Robert A Vogt
3326 E. Washington Ave.
Madison WI 53704



Best Buy Stores, L.P
P.O. Box 9312
Minneapolis MN 55440



Case No. 22749

This matter came before Hearing Examiner Clifford Blackwell, III on September 29, 1998, for a public hearing on the merits of the complaint. The Complainant, Robert Vogt, appeared in person and by his attorney, Richard Rice of the law firm of Fox and Fox. The Respondent, Best Buy, appeared by its corporate representative, Deb Mohr, Regional Operations Manager, and by its attorney, Charles O. Lentz. Based upon the record of the proceedings in this matter, the Hearing Examiner now issues his Recommended Findings of Fact, Conclusions of Law and Order:


  1. The Complainant is an individual with various lifting restrictions resulting from injuries suffered in a automobile accident. He also has certain cognitive limitations apparently stemming from the same accident.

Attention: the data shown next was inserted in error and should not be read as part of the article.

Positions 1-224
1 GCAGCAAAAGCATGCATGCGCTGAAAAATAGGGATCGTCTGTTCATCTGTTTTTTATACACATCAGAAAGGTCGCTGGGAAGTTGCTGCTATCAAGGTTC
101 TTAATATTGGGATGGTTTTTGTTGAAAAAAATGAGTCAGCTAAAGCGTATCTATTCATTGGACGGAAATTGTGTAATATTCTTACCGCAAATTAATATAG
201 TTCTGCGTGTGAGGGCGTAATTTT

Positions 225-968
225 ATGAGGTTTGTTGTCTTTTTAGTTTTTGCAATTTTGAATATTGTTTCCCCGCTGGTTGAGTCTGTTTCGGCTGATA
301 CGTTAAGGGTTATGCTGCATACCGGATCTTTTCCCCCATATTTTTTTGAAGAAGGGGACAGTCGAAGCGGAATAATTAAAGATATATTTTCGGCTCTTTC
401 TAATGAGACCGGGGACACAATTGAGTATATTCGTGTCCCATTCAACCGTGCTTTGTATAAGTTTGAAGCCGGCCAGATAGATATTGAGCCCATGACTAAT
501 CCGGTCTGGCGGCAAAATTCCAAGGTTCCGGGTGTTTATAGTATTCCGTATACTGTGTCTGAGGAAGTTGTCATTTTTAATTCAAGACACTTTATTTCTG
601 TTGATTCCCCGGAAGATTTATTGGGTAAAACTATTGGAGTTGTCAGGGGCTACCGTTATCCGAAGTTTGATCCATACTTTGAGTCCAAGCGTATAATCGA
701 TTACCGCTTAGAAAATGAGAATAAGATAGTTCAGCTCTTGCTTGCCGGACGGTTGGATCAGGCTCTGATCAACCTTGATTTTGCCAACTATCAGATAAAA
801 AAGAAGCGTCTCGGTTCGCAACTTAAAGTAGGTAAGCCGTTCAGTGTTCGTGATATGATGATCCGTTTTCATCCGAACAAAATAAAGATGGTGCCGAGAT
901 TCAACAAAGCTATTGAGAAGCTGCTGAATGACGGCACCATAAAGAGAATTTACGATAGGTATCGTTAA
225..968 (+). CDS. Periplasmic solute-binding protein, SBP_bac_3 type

2. The Respondent is a retailer of various electronic and home products that operates two stores in Madison, Wisconsin.
  3. The Complainant began employment as a Repair Technician with the Respondent on or about January, 1992. Previously, he had been employed by Snyder Organ Service repairing organs and keyboards. The injuries suffered by the Complainant in the 1988 automobile accident limited his ability to repair organs and necessitated his change of employment.
  4. From the beginning of his employment with the Respondent, the Respondent knew of the Complainant's physical limitations. The Respondent received some form of governmental credit based upon its hiring the Complainant as a disabled individual. The Complainant also told his supervisors about his limitations and the automobile accident that caused those limitations.